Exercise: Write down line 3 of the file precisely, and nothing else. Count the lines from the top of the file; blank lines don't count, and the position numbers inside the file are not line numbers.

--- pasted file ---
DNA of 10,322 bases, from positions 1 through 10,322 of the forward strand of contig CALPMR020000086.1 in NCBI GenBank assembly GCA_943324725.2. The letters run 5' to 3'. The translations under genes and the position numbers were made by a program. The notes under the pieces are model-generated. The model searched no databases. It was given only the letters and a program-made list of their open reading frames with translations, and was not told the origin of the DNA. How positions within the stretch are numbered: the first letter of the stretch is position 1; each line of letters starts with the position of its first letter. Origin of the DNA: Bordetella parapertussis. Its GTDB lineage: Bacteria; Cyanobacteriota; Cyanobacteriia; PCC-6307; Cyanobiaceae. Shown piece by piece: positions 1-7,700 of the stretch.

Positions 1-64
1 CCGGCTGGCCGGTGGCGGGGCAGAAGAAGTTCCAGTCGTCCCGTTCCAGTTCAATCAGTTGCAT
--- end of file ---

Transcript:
1 CCGGCTGGCCGGTGGCGGGGCAGAAGAAGTTCCAGTCGTCCCGTTCCAGTTCAATCAGTTGCAT